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March 11th, 2013
February 28th, 2013
Funakoshi: 95% of this fishing community was destroyed by the tsunami. All Images © Michel Huneault/Cosmos/Polaris.
An earthquake in the Tōhoku region of Japan triggered a tsunami that devastated the Pacific coastal area and resulted in nuclear disaster two days later, on March 11, 2011. This tragedy resulted in 15,880 deaths, 6,135 injuries, 2,694 missing persons, and hundreds of thousands of buildings damaged or completely destroyed.
Photographer Michel Huneault, who lives in Montreal, went to Tōhoku 13 months after the catastrophic event, splitting his time between documenting and volunteering. The result is a multilayered project that documents more than 155 miles of coastline, from Fukushima to Kesennuma, over a period of three months in late spring 2012. Huneault’s series mixes photographs, composite panoramas, HD videos and sound captures. “I want the viewer to experience in multiple ways the weight of emptiness and absence one must carry within the area. This is a necessary step to understand the larger impacts of this event.” To see more work from the series, visit Huneault’s website.
To see other photography series about Tōhoku, click here. (more…)
February 25th, 2013
©Bob Adelman, Selma, Alabama, 1965
As a form of propaganda, activist photography tends not to stand the test of time. But among the many striking and even iconic images of the Civil Rights Movement were images shot by photographers who were working from within, particularly as members of the Student Nonviolent Coordinating Committee. Some of their images endure for the formal beauty and raw emotion–not to mention the undeniable and systematic injustice–that they portray. University Press of Mississippi has just published 156 photographs by nine photographers in This Light of Ours: Activist Photographers of the Civil Rights Movement. “Together the photographs and text remind us that the movement was a battleground, that the battle was successfully fought by thousands of ‘ordinary’ Americans…and that the Movement’s moral vision and impact continue to shape our lives,” the publisher says. Images by Bob Adelman, who went on to a successful career as a photojournalist, stand out in particular. Also included in the book are some noteworthy images by George Ballis, Bob Fitch, Bob Fletcher, Matt Herron, David Prince, Herbert Randall, Maria Varela and Tamio Wakayama. with personal accounts of covering the Civil Rights movement by several of the photographers. (more…)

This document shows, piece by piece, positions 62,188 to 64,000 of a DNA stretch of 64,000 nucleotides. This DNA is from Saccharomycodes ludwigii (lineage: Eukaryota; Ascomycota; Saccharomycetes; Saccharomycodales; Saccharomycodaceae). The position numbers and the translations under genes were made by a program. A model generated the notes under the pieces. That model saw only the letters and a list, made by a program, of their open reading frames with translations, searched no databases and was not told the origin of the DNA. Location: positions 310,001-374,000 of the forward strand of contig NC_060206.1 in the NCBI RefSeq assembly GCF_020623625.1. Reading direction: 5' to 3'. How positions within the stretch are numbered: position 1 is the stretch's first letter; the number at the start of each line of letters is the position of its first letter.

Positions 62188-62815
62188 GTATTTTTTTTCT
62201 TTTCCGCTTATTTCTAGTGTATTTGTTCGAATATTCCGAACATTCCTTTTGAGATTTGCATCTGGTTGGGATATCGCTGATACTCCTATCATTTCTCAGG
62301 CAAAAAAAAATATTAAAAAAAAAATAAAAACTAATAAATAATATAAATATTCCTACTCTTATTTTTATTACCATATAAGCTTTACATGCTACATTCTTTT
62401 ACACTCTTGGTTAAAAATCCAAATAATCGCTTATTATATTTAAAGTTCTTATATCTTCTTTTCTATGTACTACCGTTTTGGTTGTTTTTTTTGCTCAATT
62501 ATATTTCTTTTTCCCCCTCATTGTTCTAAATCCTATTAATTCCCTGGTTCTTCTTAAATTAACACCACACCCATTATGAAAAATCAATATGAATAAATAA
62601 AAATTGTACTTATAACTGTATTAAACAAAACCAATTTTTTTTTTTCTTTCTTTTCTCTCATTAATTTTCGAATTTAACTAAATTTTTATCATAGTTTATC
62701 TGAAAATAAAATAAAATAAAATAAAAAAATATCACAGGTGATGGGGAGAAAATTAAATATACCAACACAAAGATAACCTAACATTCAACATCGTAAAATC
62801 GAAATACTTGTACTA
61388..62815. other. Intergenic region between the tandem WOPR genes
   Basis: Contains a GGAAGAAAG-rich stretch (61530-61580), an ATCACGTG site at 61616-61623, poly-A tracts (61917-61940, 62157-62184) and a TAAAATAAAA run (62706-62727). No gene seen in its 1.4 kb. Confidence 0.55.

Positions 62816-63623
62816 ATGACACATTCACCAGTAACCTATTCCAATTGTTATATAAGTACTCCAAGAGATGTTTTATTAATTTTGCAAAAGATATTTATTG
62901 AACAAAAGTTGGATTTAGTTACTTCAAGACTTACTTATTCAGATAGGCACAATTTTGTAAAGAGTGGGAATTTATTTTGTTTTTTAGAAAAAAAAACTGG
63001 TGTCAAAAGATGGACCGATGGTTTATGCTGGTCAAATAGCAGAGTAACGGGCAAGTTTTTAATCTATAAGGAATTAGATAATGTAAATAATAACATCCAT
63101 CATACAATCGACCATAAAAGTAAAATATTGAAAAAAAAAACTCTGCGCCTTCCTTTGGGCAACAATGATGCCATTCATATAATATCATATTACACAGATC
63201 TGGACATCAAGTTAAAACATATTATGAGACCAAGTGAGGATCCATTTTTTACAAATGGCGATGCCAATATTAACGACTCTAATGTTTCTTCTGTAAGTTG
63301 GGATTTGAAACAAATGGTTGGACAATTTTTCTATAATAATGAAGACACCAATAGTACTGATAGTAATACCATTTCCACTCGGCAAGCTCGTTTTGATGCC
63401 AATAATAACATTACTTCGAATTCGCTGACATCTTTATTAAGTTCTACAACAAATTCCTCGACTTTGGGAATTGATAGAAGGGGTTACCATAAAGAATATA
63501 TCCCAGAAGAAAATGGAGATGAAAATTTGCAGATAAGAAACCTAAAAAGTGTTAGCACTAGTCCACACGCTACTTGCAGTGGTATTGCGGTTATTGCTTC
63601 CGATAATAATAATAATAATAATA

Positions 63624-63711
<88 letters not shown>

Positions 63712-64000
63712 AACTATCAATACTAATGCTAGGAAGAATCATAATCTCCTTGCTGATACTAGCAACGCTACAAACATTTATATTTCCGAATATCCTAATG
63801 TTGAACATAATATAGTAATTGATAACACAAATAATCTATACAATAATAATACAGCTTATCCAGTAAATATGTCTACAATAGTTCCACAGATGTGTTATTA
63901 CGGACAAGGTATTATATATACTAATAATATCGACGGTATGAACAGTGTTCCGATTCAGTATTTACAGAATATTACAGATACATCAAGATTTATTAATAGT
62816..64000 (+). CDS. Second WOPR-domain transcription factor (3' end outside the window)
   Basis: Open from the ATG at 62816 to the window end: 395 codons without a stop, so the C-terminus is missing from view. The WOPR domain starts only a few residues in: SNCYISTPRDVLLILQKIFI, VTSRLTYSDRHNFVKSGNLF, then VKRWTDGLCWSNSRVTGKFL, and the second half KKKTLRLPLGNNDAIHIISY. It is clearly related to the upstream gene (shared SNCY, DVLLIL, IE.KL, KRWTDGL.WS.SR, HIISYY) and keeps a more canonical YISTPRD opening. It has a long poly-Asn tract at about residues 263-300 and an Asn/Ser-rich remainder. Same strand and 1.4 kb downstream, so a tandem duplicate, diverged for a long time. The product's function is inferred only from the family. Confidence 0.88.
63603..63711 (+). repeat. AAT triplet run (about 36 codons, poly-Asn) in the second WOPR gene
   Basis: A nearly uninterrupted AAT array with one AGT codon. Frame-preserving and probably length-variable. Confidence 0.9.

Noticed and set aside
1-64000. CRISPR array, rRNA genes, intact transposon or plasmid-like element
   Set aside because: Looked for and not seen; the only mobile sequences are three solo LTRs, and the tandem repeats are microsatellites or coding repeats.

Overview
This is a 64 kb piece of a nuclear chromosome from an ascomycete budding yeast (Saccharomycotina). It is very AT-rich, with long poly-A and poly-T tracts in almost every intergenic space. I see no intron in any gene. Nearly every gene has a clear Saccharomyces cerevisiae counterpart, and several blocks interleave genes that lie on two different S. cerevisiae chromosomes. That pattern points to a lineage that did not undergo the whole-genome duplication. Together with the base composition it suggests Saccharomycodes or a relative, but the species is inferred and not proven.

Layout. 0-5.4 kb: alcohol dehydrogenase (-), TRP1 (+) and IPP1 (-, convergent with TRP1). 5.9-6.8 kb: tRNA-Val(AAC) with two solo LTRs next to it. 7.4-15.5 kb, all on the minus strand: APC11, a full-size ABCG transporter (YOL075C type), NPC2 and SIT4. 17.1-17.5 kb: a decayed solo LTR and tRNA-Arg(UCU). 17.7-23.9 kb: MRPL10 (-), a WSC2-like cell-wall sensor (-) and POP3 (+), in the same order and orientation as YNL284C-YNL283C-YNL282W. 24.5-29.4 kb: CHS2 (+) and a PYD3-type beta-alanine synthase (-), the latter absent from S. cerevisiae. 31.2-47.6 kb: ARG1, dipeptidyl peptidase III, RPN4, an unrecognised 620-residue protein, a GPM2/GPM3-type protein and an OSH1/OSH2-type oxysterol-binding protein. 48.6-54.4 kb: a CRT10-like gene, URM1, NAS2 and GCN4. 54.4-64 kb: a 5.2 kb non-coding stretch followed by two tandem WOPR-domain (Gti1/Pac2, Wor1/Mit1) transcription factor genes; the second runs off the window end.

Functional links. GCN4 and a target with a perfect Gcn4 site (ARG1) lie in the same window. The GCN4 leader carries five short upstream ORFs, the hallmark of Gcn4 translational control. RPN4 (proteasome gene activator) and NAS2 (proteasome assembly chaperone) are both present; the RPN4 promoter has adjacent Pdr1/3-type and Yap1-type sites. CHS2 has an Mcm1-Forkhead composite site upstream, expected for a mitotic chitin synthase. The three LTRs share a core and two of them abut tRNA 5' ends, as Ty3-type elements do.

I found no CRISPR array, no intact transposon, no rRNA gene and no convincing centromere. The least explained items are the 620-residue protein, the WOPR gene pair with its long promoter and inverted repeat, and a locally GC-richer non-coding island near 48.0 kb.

February 19th, 2013
- All images © Alejandro Cartagena
Alejandro Cartagena’s “Car Poolers” exhibition at Kopeikin Gallery in Los Angeles opened this weekend. The exhibition runs through April 6th. Visit Kopeikin Gallery or Alejandro Cartagena‘s website for more information.
Cartagena’s “Car Pooler’s placed into the Personal Work category for the 2012 PDN Photo Annual. The 2013 PDN Photo Annual FINAL deadline is today! Visit http://pdnphotoannual.com.
February 14th, 2013
All images © Adam Amengual
Adam Amengual‘s series, “I Survived Skatopia,” documents a small skateboard/anarchist commune in Rutland, Ohio. Every June around 500 people from all over the United States gather in southern Ohio to participate in Bowl Bash – four days of of music, skating and debauchery. In these portraits, the participants are pulled away from the chaos, if only for a minute. Amengual’s series “Homies” placed in the “personal” category of the 2012 PDN Photo Annual and was the winner of the Sony Emerging Photographer Award.
The 2013 PDN Photo Annual’s extended deadline is today! For more information and to enter the context, visit: http://www.pdnphotoannual.com/
La Brasserie de l’Ile St. Louis, Paris, 1994. © Peter Turnley-Corbis. All rights reserved.
Photojournalist Peter Turnley, whose images have appeared on the cover of Newsweek 43 times and who is best known for his career covering conflict, also has a softer side. He has been documenting life in his “adopted home” of Paris since 1975–making images that explore love in the City of Lights. He explains that if “there were any justification for trying to bring greater attention to those suffering from oppression [and various forms of injustices],” it would be to also show that “life is beautiful.” In the 1980s he assisted Robert Doisneau, the French photojournalist and creator of the famous “Le baiser de l’hôtel de ville (The Kiss)“ photograph and says he is “proud to continue to underline the ongoing universal theme of beauty and romance and love” in his work. He is currently working on compiling his “French Kiss” series of nearly 40 years of work into a book with the same title.
To read more about his week-long street photography workshops, visit this link. For updates on his work, visit his Facebook page.